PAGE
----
Innovation helps families survive

In times of emergency, families are resourceful. Find out how communities can rebuild their lives with just a small number of versatile tools and materials.

Disaster can rob parents and their children of everything. But with the right materials at the right time, families find ingenious ways to rebuild their lives.  

Take the tough sheet of tarpaulin in our shelter kits – one day it could be used to keep the rain out, the next it might be used to bring the harvest in. We’ve seen ShelterBoxes used as cribs, solar lights used to deter lions at night and tents used as shops!

Innovation helps families survive. That’s why the tools and materials we send have to be high quality and versatile – adaptable to whatever purpose a family needs them for.

Read on to discover some of the resourceful ways people are using our aid.

Innovation in action

A box full of essential aid items? A seat for weary legs? A crib for a new-born baby? 

When disaster has stolen everything, we’ve seen families using our sturdy ShelterBoxes in innovative ways.

They can keep food and schoolbooks dry. They can store utensils and clothes. They can even give a baby a cosy place to sleep.

Margaretha was pregnant with baby Immanuel when floods swept through her village in Namibia. When her newborn arrived weeks later, she turned her ShelterBox into a crib!

Baby in a ShelterBox with a red blanket in Namibia
Young woman from Somaliland holds a solar light
14-year-old Rahma from Somaliland uses her solar light to study in the evening when it gets dark. Her favourite subject is English.

Light to see by in an emergency? A way to continue your homework after dark? A tool to scare lions away?  

We’ve lost count of the number of inventive ways that families have used our solar lights. Take 13-year-old Rahma in Somaliland, who uses our rechargeable solar lights to study at night. The drought might have turned her life upside down, but a durable solar light means she can keep her education on track.

Or take the farmer in Kenya who uses his flashing solar light to deter lions from his animals. This kind of creative thinking means he can sleep a little better at night!

We’ve seen ShelterBox aid turned into shops, schools and even hairdressers.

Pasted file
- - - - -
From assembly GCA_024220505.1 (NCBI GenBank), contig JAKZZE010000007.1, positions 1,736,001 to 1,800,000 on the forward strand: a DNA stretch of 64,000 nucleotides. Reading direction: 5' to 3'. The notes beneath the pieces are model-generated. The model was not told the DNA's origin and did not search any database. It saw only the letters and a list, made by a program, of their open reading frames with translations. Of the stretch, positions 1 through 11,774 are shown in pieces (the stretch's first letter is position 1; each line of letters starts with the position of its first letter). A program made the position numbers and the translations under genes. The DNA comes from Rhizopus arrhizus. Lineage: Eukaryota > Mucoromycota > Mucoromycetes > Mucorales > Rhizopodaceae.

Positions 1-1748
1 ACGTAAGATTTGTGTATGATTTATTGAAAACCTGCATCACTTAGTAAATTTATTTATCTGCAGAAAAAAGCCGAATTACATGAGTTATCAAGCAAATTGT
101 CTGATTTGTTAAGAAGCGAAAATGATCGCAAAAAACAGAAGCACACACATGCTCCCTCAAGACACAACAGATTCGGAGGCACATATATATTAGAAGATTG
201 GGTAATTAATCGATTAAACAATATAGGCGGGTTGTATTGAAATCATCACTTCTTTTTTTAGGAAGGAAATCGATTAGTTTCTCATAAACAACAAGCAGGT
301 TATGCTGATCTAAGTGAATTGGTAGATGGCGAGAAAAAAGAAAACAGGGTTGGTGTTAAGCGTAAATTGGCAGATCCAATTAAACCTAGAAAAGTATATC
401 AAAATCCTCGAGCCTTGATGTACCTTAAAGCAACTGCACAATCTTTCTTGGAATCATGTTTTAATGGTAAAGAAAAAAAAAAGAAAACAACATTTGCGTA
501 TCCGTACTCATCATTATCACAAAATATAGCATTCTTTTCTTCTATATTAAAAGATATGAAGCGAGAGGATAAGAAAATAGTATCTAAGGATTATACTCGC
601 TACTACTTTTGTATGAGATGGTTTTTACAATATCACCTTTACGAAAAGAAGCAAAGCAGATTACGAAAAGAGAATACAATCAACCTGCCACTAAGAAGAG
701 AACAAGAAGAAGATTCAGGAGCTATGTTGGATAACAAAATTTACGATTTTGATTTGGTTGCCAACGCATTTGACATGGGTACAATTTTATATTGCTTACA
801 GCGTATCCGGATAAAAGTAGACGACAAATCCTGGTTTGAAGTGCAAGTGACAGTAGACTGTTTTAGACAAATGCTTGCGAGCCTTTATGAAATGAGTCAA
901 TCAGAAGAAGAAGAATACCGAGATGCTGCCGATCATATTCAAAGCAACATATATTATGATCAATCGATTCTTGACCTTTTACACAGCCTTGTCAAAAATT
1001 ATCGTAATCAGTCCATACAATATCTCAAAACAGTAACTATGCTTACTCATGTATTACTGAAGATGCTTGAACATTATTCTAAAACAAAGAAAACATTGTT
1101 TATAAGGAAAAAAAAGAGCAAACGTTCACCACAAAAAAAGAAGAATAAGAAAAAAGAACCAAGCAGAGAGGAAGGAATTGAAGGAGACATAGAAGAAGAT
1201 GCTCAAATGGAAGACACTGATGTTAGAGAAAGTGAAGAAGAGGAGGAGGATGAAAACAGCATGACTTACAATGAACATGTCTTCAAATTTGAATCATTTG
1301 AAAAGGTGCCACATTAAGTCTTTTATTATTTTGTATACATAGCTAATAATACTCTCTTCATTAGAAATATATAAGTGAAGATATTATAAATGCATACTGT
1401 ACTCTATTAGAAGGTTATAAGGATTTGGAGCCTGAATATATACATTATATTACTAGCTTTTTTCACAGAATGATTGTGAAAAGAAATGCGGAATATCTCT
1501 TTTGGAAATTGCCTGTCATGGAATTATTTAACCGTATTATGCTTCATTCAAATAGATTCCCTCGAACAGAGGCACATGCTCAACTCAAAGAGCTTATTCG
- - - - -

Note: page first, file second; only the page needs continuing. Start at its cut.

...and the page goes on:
But one of the most joyful examples of innovation we’ve seen was in Bangladesh during the Rohingya Crisis. A group of children were using water carriers as a sledge to slide down the mud hills. Because disasters shouldn’t put a pause on childhood!

Your support could not only provide life-changing aid to families in desperate need, but also allow children to play, helping them to forget and move on from what they’ve been through.

Rohingya children in Cox's Bazar refugee camp in Bangladesh slide down a hill - Photo by Tom Stoddart
Sliding downhill on water carriers in Bangladesh. Photo: Tom Stoddart
A ShelterBox tent in Tangjiahe National Nature Reserve in Sichuan, China

A place to call home? Somewhere to run a business? 

Our tents offer more than just protection from the weather – for families who’ve lost so much, a tent is nothing short of a temporary home.

They have been used as a space to call home, to run a business and people still use them many years later to do so.

In the Tangjiahe National Nature Reserve in Sichuan, China, a ShelterBox tent is still being used by a bee keeper, perhaps for work or as a home!

Shelter is an important step to recovery – we supported  families in the area following the earthquake in China in 2008.

Innovation is only possible with your help

With the right materials at the right time, more people like Margaretha and Rahma can overcome disaster. With just a handful of nails, a hammer and a tarpaulin in their shelter kit, people can begin to rebuild.